Steamship Company, has been laid up until
her sailing for Nome, June 2.
The trial trip of the steamer Lulse Nlel
sen. built by Skinner & Eddy for B. Stolt
Nielsen, of 'Norway, was held today on the
Sound. The vessel Is under charter to
Frank Waterhouse and will start loading
Saturday for the Orient. She will sign on
a Norwegian crew, picked rrom Seattle resi
dents, as officers and crew from Norway
were unable to get here on account of the
new ruling preventing passenger vessels
going by way of Halifax.
GRAYS HARBOR, Wash., March 8. (Spe-
R.-oadwmy at Taylor.
Phones Main 1. A I12S
JOHN CORT PRESENTS
THE SEASON'S MUSICAL. GEM
ORIGINAL NEW YORK PRODUCTION
THK CAST INCLUDES '
Blanche Dtiffirld n., i.-i
Eva J alloo Alexander Clark
Ben Hendricks Louis Csasvsnt
David KuUano Win. Quimby
5c, 00c. Gallery, reserved and admission,
noc. Special price matinee tomorrow.
Floor, 1.6Q. Balcony. L 75c, 60c Gal
RAKFR THEATRE Bdwy.
-D'SJJ-'jrV and Morrison
"ALWAYS A BROW OF QUALITY."
Tonight. All Week. Mat. Sat.
The Alcazar Players in
The Blue Envelope
On the high gear every second. The
fastest, funniest farce of the year.
Evenings. 25c. 50c, 75c. Mats. SI Sc. 60c
STARTING SUN. INIAt!
NEXT WEEK "SEVEN KEYS
r h I GFOROB
MORTON. gAmE BURT
Kmhn Sc Alton; Wheeler
IXln; Archie Onri.
BERT LESIJ! CO.
MATINEE DAILY 2:30
England's Famous Comedienne.
OTHER ilia ACTS S
Boxes and Loges reserved by phone.
Curtain 2:30. 1 and .
clal.) The steamer Daley Gadsby arrived
and ls loading at the National mill.
The schooner Retriever, while loading i
cargo for Australia at the Aberdeen Lum
ber and Shingle Mill, ls undergoing repairs
at the same time. She will clear the latter
part of the month.
ASTORIA. Or.. March 8. (Special.) The
steam schooner l.taipv i-reeman arnvea to
day from California and went to tat. Helens
to load lumber.
BrinKlnff freiirht and passengers for As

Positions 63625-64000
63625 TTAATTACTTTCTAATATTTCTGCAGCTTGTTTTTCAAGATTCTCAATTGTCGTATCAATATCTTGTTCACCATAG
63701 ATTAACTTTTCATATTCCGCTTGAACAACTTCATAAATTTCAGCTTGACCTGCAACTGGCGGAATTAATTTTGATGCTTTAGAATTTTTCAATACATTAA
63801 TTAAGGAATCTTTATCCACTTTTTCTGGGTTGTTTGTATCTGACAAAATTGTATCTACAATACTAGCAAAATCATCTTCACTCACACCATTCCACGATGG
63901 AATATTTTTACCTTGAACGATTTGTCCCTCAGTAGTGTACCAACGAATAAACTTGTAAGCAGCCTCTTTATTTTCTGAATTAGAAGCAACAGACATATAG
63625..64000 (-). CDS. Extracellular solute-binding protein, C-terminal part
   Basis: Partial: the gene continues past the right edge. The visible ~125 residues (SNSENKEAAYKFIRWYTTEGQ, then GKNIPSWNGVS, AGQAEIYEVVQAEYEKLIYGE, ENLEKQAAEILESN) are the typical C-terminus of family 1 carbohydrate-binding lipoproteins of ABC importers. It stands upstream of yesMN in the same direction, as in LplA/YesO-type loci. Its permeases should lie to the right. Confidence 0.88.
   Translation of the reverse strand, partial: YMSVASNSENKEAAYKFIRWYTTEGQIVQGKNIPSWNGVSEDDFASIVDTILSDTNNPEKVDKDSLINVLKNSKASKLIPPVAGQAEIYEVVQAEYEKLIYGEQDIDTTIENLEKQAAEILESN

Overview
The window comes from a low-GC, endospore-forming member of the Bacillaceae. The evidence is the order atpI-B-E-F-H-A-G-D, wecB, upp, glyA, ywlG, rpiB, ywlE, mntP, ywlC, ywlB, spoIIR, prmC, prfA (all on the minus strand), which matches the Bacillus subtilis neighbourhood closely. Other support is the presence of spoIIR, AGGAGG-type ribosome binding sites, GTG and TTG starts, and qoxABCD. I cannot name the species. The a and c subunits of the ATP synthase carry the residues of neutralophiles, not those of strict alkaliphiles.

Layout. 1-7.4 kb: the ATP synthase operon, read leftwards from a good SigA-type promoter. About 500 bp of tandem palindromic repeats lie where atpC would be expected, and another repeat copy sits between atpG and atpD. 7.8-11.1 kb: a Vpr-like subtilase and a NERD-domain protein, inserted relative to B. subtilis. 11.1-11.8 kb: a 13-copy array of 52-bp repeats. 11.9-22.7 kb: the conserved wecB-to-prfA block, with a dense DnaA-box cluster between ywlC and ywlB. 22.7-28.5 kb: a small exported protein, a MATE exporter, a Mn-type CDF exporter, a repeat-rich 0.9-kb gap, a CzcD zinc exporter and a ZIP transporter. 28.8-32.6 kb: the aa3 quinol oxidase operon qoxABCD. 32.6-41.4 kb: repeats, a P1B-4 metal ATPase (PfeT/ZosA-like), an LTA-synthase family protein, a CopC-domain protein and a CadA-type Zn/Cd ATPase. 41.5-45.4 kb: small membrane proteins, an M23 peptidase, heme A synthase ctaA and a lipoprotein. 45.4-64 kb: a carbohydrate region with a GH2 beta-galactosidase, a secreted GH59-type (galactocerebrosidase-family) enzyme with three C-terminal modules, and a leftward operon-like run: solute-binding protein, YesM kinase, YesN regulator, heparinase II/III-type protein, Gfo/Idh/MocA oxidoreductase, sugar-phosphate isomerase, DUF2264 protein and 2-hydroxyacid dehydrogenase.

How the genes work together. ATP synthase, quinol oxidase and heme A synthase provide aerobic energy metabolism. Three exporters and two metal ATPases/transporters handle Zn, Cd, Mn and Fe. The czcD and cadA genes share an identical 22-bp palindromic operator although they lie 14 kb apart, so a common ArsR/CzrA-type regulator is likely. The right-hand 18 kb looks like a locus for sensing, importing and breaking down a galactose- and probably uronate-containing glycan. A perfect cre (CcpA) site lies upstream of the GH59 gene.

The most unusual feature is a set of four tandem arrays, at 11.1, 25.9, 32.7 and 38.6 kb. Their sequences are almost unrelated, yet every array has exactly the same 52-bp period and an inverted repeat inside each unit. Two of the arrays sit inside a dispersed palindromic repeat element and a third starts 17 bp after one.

toria and Portland the steamer Breakwater
arrived from San Francisco via Eureka and
The steam schooner Tamalpals arnvea
from San Pedro and went to Kainier to load
The steam schooner Santlam arrived from
San Pedro and went to the Hammond Mill
to load lumber.
The steam schooner Shasta arrived rrom
San Francisco to load lumber at Portland.
Movements of Vessels.
PORTLAND. March 8. Arrived Steam
ers Breakwater, from San Francisco via
Eureka and Coos Bay: Shasta, irom Ban
Pedro: Daisy Freeman, from - San Fran
cisco. Sailed Steamers J. B. Stetson, for
Grays Harbor; J. A. Chanslor, for San Fran
ASTORIA. March 8. Arrived at 6 and left
up at 8:35 A. M., steamer Breakwater, from
San Francisco via Eureka and Coos Bay.
Arrived at 9 A M., steamer Santlam. from
San Pedro via San Francisco. Arrived at
8:30 and left up at 10 A. M., steamer Tamal
pais, from San Pedro. Arrived at lo A.
M.. and left up at noon, steamer Daisy Free
man, from San Francisco. Arrived at noon
and left up at 1:20 P. M., steamer Shasta,
from San Pedro.
SAN FRANCISCO, March 8. Sailed at II
A. M.. steamers W. F. Herrln, for Portland;
Northern Pacific, for Flavel: at 3 P. M
steamer Multnomah, for the Columbia
River. Arrived at S P. M.. steamer Rose
City, from Portland for San Pedro. March
7 Sailed Steamer Asuncion, tor Portland-
Arrived at 9 P. M., steamer Beaver, from
San Pedro for Portland.
POINT LOBOS. March 8. Passed at
P. M., steamer Tiverton, from San Pedro
for the Columbia River.
EUREKA. March 8. Arrived at A. M.
steamer F. A. Kllburn, from Portland and
Coos Bay for San Francisco.
SAN PEDRO. March T. Arrived Steamer
Willamette, from the Columbia River via
San Francisco. Sailed Steamer Klamath,
for the Columbia River via San Francisco.
SAN FRANCISCO. March 8. Arrived
Steamers Santa Monica. from Wlllapa
Hardy, from Coos Bay; Rose City, from
Portland. Sailed Steamers Port Angeles,
barge Rufus E. Wood, for Puget Sounnd
Yosemite. for Port Gamble: Toyooka Maru
(Japanese), for New York; W. F. Herrln,
Northern Pacific. Multnomah, for Astoria
Admiral Dewey, for Vancouver; Persia
Maru (Japanese), for Hongkong.
SEATTLE. March 8. Arrived Steamers
Humboldt, - from Southeastern Alaska
Northwestern, from Southwestern Alaska
schooner Maid of Orleans, from Unga,
Alaska. Sailed Steamers Lyman Stewart,